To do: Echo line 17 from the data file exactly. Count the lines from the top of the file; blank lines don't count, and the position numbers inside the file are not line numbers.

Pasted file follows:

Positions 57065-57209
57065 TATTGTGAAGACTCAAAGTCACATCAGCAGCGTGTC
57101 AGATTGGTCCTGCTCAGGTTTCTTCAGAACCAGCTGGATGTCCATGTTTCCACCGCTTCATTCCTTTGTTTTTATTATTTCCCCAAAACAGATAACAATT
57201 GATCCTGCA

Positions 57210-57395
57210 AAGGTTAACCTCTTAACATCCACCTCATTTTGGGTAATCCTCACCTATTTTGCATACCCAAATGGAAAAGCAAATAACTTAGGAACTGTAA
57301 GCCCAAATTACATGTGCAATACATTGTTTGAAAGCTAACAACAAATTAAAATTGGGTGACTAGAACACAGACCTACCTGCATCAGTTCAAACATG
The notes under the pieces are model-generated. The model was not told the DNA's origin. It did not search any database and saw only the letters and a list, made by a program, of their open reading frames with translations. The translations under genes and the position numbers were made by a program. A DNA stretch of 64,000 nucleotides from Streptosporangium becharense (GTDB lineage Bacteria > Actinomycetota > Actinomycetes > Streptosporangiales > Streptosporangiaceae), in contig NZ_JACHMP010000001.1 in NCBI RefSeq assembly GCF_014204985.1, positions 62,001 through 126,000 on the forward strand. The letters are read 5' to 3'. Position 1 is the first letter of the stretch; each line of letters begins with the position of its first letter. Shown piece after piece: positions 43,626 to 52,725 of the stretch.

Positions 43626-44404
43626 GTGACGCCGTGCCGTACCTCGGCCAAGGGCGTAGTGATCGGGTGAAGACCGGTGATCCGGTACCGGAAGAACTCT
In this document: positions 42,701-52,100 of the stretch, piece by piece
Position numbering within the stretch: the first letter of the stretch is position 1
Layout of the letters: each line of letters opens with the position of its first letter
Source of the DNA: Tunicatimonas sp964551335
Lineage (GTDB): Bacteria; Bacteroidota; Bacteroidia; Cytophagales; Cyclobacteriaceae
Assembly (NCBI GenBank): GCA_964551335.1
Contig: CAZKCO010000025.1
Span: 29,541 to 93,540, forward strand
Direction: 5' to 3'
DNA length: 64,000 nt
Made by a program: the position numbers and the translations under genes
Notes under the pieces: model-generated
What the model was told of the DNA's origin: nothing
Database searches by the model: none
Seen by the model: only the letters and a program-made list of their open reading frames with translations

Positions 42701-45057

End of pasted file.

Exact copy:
Contig: CAZKCO010000025.1